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Published on August 28th, 2009 | by Ian Brown

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Tensions Between Russia and Georgia Unresolved at Significant Anniversary

By Meredith Lee-Clark
Impunity Watch Reporter, Middle East

TBILISI, Georgia – The status of the two South Caucasus regions of Abkhazia and South Ossetia remains uncertain as the region marked the one-year anniversary of Russia’s recognition of the breakaway regions’ independence on August 26.

Russia recognized Abkhazia and South Ossetia’s independence from Georgia on August 26, 2008, two weeks after intense fighting between Georgian military forces and separatists from the two regions, with support from the Russian military.  Abkhazia and South Ossetia have traditionally been ethnically mixed.  It is home both to those who claim Russian cultural identities as well as those who have cultural ties to Georgia.

International observers say that Abkhazia and South Ossetia remain in a legal gray zone:  Russia and Nicaragua remain the only two countries to recognize their independence.  They are a de facto part of Russia while remaining a de jure part of Georgia, though political power in the provinces is steadily slipping out of Georgia’s control and into that of Russia.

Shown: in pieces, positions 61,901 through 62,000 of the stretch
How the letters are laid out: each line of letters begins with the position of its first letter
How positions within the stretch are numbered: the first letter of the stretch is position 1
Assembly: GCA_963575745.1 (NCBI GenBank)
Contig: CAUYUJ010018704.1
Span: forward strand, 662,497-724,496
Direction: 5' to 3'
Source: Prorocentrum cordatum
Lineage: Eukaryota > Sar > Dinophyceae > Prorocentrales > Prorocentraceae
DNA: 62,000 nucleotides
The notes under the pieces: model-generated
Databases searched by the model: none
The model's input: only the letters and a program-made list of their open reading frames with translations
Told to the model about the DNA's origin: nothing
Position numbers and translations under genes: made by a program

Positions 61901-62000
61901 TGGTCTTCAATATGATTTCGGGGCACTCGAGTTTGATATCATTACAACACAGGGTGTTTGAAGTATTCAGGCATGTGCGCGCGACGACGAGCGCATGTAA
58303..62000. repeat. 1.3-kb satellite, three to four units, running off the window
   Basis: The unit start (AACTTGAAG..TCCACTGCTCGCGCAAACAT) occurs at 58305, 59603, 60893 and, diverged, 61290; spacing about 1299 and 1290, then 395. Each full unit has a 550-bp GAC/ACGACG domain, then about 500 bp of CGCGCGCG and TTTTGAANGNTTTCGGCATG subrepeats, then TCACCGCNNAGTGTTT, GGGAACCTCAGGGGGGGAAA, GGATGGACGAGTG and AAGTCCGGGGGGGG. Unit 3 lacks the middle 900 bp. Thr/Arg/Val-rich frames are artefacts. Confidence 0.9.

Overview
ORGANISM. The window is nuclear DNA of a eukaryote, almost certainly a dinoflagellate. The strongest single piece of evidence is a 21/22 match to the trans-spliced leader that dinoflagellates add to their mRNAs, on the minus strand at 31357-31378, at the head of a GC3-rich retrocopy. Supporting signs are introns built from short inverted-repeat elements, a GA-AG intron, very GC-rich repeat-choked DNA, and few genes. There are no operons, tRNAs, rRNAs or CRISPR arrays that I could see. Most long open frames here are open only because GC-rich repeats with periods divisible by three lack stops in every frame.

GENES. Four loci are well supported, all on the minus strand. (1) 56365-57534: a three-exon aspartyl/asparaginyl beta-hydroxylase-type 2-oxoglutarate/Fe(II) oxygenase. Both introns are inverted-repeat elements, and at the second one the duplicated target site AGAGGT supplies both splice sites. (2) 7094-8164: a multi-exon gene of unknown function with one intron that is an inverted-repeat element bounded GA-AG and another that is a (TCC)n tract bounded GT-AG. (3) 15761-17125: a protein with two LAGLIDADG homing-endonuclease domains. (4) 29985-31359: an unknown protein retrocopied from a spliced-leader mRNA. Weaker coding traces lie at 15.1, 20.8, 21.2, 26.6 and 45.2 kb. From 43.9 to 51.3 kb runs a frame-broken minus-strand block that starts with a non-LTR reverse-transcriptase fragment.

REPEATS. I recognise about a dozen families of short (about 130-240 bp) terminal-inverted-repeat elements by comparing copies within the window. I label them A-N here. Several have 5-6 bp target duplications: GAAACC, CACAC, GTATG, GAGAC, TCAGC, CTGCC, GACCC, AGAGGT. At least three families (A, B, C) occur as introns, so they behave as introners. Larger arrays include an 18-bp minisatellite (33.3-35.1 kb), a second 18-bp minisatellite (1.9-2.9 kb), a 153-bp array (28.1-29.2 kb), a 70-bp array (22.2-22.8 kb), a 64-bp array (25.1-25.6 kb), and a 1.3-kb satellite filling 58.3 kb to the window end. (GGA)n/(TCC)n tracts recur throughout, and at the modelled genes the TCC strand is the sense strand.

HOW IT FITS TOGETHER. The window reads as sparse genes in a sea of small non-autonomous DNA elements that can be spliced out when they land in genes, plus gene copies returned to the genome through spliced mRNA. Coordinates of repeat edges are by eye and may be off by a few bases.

Some experts speculate the situation may remain unresolved for the foreseeable future.  The situation is akin to situations in Cyprus and Taiwan.  On August 26, Russian President Dmitri Medvedev said that Russia’s decision to recognize the breakaway provinces’ independence was “unavoidable” and “irreversible.”  It seems equally unlikely that policies of non-recognition by the European Union and the United States will shift.

The situation has caused uncertainty for those living in Abkhazia and South Ossetia.  Georgia has attempted to establish a naval blockade around the area, threatening to arrest anyone who enters either area without Georgian permission.  Russia has also staked an economic claim to the area, as the Russian state oil company set up a subsidiary in Abkhazia on August 25.  The Georgian government has accused Russia of exploiting its sovereign natural resources, as well as unlawfully continuing its occupation of Georgian soil.  For its part, Russia has pledged its support for the reconstruction in the breakaway regions.

For more information, please see:

Georgia Today – Kremlin’s Victory or Confession – 28 August 2009

China View – Putin Pledges Firm Support for South Ossetia, Abkhazia – 27 August 2009

The Messenger Online – Russia is Continuing its Occupation of Georgia – 27 August 2009

Anti War.com – South Ossetia, Abkhazia to Celebrate Independence Day – 25 August 2009

Radio Free Europe – One Year After ‘Independence,’ Abkhazia and South Ossetia in Legal Gray Zone – 25 August 2009

Sofia News Agency – Russia:  South Ossetia, Abkhazia Independence Irreversible 1 Year Later – 25 August 2009

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